Saturday, July 12, 2014

TFP Column: Lies, Damn Lies, and Statistics

(Contrary to logic and reason, I have decided to put new material up on this blog, but only in the form of the columns that I have done for the Toledo Free Press.  This is done for the benefit of those with time to waste, who likewise do not spend their time reading the website of this award winning weekly newspaper, and I will go back and add efforts that were published earlier this year.)

This particular effort was published on 4/24/2014.
At the end of the initial sign up period for the Affordable Healthcare Act, the Administration announced that the program had signed 7.1 million people up for health insurance (8 million in numbers released subsequently) and took their own “Mission Accomplished” victory lap. After all, 7 million was the number that the Non-partisan Congressional Budget Office predicted would be sold during the initial rollout before even it began, and without discussion as to why, became the benchmark by which both sides measured success.
The right was certainly quick enough to adopt it in the early days, attacking the chances of success after the dismal rollout problems of the web site and the all but epic failure of the federal exchange in the opening months of the sign up period. Subsequent performance, along with the apparent reticence of the government to release numbers on a timely basis, only fueled the confidence of failure in opponents and did little for the morale of supporters.
The left spent just as much time blaming the delays of the initial rollout, if not more, in what some might be considered to be whining attempts to excuse a failure that had yet to occur. Those who continued to assume any air of confidence were made out to be dreamers and losers who refused to face reality.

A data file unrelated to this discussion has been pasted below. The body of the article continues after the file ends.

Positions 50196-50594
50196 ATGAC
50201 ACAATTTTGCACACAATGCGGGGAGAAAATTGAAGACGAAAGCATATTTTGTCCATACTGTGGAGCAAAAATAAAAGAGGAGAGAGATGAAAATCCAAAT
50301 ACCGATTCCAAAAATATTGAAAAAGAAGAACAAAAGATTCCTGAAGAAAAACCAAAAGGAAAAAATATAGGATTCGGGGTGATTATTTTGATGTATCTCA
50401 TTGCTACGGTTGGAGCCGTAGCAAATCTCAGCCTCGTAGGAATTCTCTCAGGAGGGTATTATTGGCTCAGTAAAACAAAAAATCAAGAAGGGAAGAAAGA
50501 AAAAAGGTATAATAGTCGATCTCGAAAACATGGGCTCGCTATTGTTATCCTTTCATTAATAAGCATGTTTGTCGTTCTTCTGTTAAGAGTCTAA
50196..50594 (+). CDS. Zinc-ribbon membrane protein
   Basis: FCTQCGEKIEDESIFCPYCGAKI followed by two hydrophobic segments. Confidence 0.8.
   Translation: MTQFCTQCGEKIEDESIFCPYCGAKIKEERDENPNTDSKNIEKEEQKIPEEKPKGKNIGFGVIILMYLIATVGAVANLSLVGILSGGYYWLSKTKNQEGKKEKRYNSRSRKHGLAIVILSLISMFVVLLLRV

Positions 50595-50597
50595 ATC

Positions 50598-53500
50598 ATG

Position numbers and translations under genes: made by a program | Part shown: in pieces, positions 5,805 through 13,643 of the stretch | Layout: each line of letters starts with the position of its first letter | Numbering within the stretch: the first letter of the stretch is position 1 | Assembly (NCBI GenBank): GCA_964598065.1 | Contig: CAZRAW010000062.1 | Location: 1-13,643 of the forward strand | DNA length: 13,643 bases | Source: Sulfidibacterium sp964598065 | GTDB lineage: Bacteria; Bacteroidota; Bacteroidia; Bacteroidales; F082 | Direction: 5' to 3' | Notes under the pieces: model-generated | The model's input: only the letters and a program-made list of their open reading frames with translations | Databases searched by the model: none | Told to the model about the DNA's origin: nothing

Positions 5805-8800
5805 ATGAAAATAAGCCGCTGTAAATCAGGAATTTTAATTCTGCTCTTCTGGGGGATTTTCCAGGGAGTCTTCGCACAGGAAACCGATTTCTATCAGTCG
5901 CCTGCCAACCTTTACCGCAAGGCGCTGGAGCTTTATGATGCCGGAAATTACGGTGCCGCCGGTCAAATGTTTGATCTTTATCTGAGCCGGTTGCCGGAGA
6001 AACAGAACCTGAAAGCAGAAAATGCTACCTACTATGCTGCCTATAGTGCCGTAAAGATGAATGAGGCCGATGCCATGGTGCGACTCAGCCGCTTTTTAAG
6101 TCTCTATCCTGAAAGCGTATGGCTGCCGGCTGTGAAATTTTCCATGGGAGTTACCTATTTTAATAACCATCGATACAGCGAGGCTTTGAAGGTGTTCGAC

State Exchanges didn't do all that much to help the situation. While those in New York, Connecticut, Kentucky, Rhode Island, and Washington prospered; websites in Hawaii, Oregon, Maryland, and Vermont fared dismally. The general consensus of those tracking the numbers was that reaching the CBO goal was simply never going to happen.
As the deadline approached, Jay Carney and Kathleen Sebelius put the best face possible on the situation, but prepared us for the worst. The web site was better, traffic was improving, and people were getting insurance, so 'the number' wasn't as important in measuring success of the law.
Once victory had been declared however, the tune changed again. It was all about the number and nothing else. Sure, some still wanted to dispute the accuracy of the numbers released by the Administration, (I know, how could anyone fail to trust numbers released by the federal government?) but they were little more than malcontents.
In spite of the fact that the US Electorate largely has the attention span of a 5 year-old where the details of any story is concerned, these pundits and naysayers still attempt to contest the victory by disputing whether payment has been made (or will continue to be), whether those signing up were those whose insurance was canceled as a result of the law or previously uninsured, or the health and age of those who signed up. Interesting questions perhaps, but only to those tracking statistics in the government fantasy league.
But it was what no one was talking about that was interesting. Benjamin Disraeli is credited with the quote, “There are three types of lies … lies, damn lies, and statistics. Even the most cursory examination of the latter in this case point to a law with numbers that have largely ignored in favor of the 7 million. Speaking of ignored, if 7 million signed up, more than 22 million this year alone ignored the law and failed to sign up. What's more, the same CBO whose numbers awarded the victory to the ACA has now projected numbers going out into the year 2023. They tell us that going out those ten years, there will still be over 31 million people who still won't have health insurance.
If these numbers victory then, perhaps it can only be considered a Pyrrhic one. For those unfamiliar with the term, it comes from Greek King Pyrrhus who in victories over the Romans (280 and 279 BC) suffered such devastating troop losses in his victories that they were little better than defeat.
Then again, perhaps the 'statistics' reported on the ACA and the 'victory' declared by the current Administration require more than simple analysis. Perhaps they require the popular perspective inspired by George Lucas from “Star Wars” (from Episode VI, for the nitpickers); and that the victory declared is true, “... from a certain point of view”.

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